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On the provenance of a historic sledge shoe fragment, said to have been collected by Edward Wilson at the South Pole in 1912

Published online by Cambridge University Press:  10 August 2017

Sophie Rowe*
Affiliation:
Scott Polar Research Institute, University of Cambridge, Lensfield Road, Cambridge, CB2 1ER, UK (rswr2@cam.ac.uk)

Abstract

This paper discusses the authentication of a metal sledge shoe fragment, believed by the owner to have been collected by Edward Wilson close to the South Pole on 18 January 1912. Microscopic and elemental analysis show that the object is made from ‘German silver’, a copper alloy used only on Norwegian Nansen-style sledges in the late nineteenth and early twentieth century, and that it was used to clad a tapering sledge runner end about 10 mm thick. By comparing related objects, including sledges used by Amundsen and Scott in their South Pole journeys and a sledge from the Discovery Expedition, we show that the object cannot have come from an English sledge, but would have fitted one of Amundsen's modified sledges. Written sources have been extensively searched, but no direct written provenance for the object exists. However, contemporary Norwegian and British accounts explain specific features of the object and exclude other possible provenances. We conclude that it is most likely that the proposed provenance and history attached to this artefact are correct.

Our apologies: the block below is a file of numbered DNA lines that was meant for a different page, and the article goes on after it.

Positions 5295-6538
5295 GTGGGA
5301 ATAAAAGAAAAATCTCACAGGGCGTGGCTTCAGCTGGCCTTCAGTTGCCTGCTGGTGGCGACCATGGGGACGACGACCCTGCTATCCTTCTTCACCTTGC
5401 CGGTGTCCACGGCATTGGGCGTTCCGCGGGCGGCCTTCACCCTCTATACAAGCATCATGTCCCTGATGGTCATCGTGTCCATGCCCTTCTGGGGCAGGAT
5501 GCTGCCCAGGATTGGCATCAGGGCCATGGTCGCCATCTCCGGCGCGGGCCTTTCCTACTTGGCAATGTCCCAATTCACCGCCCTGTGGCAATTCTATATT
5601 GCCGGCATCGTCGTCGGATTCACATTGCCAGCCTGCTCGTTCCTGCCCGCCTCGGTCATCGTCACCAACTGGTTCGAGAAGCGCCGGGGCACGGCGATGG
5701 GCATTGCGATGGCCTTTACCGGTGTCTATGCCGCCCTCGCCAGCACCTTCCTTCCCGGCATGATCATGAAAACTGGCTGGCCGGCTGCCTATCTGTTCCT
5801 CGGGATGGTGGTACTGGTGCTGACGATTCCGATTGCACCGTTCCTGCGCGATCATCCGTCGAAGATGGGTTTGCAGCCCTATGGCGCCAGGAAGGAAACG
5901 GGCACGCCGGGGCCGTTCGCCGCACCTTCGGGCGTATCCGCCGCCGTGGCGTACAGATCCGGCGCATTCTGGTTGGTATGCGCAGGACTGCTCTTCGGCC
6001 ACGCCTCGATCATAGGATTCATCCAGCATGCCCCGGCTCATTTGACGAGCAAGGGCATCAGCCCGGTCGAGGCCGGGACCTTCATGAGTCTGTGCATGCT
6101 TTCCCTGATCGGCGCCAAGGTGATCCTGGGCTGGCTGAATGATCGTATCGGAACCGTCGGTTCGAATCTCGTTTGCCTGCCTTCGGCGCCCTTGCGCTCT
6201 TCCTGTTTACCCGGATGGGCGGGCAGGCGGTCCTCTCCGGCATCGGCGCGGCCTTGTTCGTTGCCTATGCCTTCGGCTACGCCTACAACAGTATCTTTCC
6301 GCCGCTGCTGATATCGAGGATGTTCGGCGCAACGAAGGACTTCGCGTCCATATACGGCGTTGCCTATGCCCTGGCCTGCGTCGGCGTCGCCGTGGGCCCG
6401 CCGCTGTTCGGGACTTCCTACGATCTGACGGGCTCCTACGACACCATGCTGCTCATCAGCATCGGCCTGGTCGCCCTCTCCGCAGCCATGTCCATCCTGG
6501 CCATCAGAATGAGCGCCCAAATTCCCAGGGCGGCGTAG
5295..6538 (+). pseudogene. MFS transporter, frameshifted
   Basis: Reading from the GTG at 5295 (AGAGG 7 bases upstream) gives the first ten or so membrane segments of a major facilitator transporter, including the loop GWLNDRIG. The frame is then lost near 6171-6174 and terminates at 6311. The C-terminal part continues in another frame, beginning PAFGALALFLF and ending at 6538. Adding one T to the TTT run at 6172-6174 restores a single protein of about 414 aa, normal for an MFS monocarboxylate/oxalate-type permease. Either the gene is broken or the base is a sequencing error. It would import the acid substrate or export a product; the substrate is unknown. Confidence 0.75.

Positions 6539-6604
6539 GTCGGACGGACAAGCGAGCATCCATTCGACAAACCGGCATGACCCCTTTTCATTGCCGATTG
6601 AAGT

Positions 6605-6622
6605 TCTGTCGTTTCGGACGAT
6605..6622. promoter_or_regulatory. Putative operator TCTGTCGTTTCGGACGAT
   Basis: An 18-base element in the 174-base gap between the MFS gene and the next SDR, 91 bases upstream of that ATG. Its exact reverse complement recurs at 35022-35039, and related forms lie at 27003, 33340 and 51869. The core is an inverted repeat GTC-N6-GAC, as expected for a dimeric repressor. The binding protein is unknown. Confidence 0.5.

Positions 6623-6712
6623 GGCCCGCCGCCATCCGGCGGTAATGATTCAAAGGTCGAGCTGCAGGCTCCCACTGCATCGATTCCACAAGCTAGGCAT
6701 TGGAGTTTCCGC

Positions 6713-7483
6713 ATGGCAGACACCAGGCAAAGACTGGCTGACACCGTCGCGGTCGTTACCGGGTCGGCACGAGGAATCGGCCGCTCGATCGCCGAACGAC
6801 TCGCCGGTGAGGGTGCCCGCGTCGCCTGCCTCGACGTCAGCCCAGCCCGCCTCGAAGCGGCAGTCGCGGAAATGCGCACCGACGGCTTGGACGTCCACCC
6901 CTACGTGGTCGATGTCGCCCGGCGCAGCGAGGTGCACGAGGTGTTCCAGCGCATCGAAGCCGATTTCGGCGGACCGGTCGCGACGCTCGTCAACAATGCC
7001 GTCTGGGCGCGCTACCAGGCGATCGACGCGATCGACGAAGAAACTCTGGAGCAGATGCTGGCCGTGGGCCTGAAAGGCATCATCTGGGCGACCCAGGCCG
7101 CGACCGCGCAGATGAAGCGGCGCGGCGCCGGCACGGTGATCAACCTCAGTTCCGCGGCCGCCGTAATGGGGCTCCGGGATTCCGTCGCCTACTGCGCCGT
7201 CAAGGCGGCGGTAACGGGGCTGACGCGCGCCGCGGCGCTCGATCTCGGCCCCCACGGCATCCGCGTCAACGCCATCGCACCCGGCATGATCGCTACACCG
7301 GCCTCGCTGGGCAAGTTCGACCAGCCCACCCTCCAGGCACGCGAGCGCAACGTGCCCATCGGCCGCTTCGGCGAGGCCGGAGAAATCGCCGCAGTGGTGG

Type
Research Article
Copyright
Copyright © Cambridge University Press 2017 

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